In medicine, late medieval Arabist scholastic Galenism was a dominant current at Spanish universities during the latter part of the fifteenth century and the beginning of the sixteenth. The basic medical text of this period was the Latin translation of Avicenna's Canon. Erwin H. Ackerknecht provides us with a good characterization of this type of medicine and the one medical text that supports it: "The Scholastic medicine of the second half of the Middle Ages was basically a mere repetition of Greek observations, theories, and interpretation.... Authority, reasoning, and dialectics were the backbone of this medicine. As a matter of fact, in view of the corruption and contradictions in texts that had undergone so many translations and copyings, dialectial [sic] discussion was necessary if any consistent attitude was to be derived from them." As Garc��a Ballester points out, medieval Arab medicine was still practiced by a segment of the Morisco population in the sixteenth century in Spain, and it did not break down as a medical system until the seventeenth century.
Diametrically opposed to Arabist scholasticism was Renaissance humanism, which sought to rescue the knowledge of antiquity through the study of original texts by using critical editions based on philological study. However, throughout the Renaissance there was, as is well known, a continuation of the tradition of classical learning, or what we might call the authority of antiquity. The works of Aristotle were especially revered for the structure and categories of knowledge and the division of the disciplines that he proposed.
Humanism stressed not only the importance of philological accuracy and the need to establish authoritative texts but also the need for a true understanding and interpretation of classical texts. However, new critical editions of scientific works generated a crisis over the lacunae and contradictions they exposed, which in turn brought the whole issue of authority into question. This tendency is evident in all the disciplines but is especially conspicuous in the study of human anatomy, particularly in the humanistic studies of the Galenic corpus that came with the Vesalian reform of anatomy. In this particular reform, anatomical knowledge was based on the dissection of human cadavers, which often produced information that openly contradicted classic Galenic doctrines. The same humanistic current of reform is visible in other disciplines, such as geography, natural history, botany, and materia medica.
Humanism encouraged the "purifying" or "cleaning up" and "refining" of classic texts, but it also emphasized the importance of trying to achieve an authentic understanding of classical thought (a task facilitated by the development of printing). After cleansing the texts of the supposed errors and falsifications, the next step was the "Renaissance" task of comparing the contents of the classic texts with observations from nature. This was especially true in anatomy and botany.
The New Renaissance University: Alcal�� de Henares
Alcal�� de Henares is situated about twenty miles northeast of Madrid along the northern bank of the Henares. The city was built on the ruins of the ancient Roman town of Complutum. Its chief claim to fame, other than being the birthplace of Cervantes, is that it has been a historic college town and intellectual center for more than three centuries. The university was founded in the sixteenth century and as such was Spain's first Renaissance seat of learning. Francisco Hern��ndez attended the University of Alcal�� when he was a young teenager and was clearly influenced by the Renaissance humanism that was part of its new curriculum. Alcal�� played an important role in the intellectual development of many significant Spanish Renaissance physicians and botanists, prominent among them Nicol��s Monardes, Juan Barrios, and Francisco Valles.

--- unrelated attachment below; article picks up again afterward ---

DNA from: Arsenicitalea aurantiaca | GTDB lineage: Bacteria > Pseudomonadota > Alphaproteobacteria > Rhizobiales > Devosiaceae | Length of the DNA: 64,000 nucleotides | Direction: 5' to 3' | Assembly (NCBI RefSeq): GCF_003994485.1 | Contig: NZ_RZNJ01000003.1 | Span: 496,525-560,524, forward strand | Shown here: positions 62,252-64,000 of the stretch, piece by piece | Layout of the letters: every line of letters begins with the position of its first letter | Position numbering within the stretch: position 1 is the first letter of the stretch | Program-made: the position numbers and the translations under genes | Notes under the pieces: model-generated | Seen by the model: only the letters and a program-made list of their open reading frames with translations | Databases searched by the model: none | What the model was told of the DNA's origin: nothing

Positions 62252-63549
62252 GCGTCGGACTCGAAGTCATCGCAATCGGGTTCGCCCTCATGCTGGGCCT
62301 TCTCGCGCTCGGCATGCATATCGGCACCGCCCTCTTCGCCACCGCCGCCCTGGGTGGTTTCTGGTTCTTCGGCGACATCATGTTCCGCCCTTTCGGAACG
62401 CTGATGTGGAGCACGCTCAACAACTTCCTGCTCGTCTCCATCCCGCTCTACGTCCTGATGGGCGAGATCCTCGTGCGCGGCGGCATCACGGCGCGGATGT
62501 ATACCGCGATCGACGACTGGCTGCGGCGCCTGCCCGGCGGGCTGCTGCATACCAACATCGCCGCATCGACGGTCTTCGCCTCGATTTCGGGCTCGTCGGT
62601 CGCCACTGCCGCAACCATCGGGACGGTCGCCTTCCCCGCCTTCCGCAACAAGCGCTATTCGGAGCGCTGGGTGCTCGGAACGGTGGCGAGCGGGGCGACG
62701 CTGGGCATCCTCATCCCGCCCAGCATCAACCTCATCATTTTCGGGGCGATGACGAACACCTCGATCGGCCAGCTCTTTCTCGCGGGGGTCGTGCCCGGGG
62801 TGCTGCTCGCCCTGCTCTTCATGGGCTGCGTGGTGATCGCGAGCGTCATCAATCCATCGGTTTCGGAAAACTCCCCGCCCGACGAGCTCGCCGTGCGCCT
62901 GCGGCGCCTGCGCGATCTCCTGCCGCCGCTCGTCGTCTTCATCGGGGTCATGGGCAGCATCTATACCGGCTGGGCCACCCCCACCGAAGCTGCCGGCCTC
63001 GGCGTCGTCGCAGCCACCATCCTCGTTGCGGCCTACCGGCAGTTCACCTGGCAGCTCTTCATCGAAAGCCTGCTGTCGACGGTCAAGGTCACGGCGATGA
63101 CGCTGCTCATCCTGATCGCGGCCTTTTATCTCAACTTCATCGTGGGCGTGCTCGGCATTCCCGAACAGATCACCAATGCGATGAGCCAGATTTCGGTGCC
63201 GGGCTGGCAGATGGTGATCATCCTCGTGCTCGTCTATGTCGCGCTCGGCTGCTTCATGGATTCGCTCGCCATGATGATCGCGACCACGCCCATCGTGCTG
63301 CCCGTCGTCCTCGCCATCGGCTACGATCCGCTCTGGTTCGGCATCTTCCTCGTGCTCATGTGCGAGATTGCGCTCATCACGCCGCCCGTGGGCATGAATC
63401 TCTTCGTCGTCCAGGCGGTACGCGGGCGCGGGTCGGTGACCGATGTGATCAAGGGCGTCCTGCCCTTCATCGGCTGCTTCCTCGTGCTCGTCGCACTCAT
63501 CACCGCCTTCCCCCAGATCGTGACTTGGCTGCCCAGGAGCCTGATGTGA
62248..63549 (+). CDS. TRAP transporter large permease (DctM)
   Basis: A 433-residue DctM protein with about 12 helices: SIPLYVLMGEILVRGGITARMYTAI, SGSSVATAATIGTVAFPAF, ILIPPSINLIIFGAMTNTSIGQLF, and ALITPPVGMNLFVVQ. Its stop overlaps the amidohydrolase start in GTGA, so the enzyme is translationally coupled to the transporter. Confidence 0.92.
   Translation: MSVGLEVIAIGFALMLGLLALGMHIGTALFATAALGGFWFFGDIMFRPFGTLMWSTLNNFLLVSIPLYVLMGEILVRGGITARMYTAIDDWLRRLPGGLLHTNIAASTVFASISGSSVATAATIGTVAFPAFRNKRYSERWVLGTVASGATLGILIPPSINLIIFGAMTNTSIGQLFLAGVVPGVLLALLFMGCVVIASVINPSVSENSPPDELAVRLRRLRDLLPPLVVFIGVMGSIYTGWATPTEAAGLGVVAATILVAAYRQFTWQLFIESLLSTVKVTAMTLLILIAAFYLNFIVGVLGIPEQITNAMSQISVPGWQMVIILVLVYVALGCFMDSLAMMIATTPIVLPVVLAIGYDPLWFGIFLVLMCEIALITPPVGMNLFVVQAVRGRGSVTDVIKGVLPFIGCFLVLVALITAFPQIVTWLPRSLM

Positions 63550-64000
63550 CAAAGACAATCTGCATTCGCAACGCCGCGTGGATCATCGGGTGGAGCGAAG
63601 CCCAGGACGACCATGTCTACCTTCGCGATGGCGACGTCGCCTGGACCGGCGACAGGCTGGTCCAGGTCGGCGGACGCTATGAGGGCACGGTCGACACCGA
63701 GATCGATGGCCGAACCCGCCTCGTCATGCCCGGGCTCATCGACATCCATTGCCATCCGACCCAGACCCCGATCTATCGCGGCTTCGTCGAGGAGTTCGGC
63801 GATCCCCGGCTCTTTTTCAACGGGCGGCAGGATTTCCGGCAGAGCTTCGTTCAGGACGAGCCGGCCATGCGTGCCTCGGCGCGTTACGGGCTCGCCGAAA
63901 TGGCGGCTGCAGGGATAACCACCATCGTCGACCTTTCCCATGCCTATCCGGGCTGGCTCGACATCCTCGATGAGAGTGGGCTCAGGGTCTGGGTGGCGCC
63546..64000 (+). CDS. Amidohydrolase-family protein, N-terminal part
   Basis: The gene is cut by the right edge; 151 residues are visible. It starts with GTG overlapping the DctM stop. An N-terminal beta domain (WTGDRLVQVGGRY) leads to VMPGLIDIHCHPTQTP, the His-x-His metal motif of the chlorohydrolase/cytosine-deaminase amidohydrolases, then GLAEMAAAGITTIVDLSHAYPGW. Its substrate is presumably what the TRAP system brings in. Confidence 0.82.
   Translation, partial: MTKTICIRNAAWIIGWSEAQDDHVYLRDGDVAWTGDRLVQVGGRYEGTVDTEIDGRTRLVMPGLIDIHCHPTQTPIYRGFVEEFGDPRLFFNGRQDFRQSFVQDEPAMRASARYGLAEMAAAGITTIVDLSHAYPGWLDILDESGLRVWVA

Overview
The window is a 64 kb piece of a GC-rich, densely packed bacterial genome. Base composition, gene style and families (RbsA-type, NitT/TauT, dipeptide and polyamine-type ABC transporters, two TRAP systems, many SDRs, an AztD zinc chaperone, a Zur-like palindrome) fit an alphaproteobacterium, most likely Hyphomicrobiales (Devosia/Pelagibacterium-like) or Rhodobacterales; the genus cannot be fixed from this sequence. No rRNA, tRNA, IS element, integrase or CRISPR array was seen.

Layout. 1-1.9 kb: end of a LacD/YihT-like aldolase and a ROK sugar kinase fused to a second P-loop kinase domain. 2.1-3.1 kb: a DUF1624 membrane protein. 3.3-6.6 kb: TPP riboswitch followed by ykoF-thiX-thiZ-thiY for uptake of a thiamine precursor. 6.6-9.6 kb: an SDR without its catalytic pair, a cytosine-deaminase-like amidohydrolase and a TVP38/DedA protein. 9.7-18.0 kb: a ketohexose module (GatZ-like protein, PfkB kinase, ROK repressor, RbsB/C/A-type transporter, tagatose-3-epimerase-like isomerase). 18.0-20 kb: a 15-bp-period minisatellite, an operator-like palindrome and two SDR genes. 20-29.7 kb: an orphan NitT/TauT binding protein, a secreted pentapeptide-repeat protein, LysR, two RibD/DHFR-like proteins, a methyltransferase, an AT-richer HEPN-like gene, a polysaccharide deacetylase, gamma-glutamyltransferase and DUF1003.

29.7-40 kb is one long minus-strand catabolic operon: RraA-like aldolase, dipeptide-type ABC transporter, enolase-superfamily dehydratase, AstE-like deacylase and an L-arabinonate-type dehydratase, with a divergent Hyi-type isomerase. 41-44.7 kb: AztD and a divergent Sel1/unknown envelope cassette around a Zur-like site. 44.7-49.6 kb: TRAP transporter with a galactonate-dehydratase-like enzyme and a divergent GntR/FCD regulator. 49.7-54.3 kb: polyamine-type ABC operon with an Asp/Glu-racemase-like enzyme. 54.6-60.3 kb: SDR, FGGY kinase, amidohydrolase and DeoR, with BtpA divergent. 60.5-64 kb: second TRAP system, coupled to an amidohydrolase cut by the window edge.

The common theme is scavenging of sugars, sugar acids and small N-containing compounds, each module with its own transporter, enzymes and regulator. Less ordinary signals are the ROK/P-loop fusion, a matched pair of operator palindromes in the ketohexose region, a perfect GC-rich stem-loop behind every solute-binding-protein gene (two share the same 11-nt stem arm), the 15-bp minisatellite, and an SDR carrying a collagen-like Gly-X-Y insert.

Tucked away in an autobiographical reference in his commentary and translation of Pliny's Natural History, which is filled with lengthy and diverse digressions by both the author and his translator and commentator, Francisco Hern��ndez mentions that he "lived in Alcal�� de Henares during the time of [his] studies." From documents found by Somolinos, we know that on Monday, May 22, 1536, Hern��ndez graduated from the Faculty of Medicine at Alcal�� with a degree of "Bachiller en Medicina." In order to receive this degree, he must have already attained the degree of "Bachiller en Artes," which was a prerequisite for entering medical school, and this means that he must have come to Alcal�� in 1528, at the age of thirteen. The same documents tell us that present at Hern��ndez's graduation from medical school were the president of his examining tribunal, Dr. Crist��bal de Vega (whom we will discuss later); Professor Esclarea, rector of the university; and two physicians, Pedro L��pez de Toledo and Gaspar de San Pedro.
During the sixteenth century, the new medical school of the University of Alcal�� de Henares became one of the most important centers of learning in Spain. As Risse and others have noted, Alcal�� and Valencia were both important centers for the diffusion of the new medical learning. The sixteenth century in particular represents one of the richest periods of growth for Alcal�� de Henares, as it evolved into a true "university city" with colleges, student residences, convents, and guest houses all planned within the framework of an urban center. In reality there were two cities: a municipal area and the university city proper, which at its founding had about three thousand students. This pattern of expansion indicates that Alcal�� was not just a cultural center but was rather one of the more important Spanish cities of its time.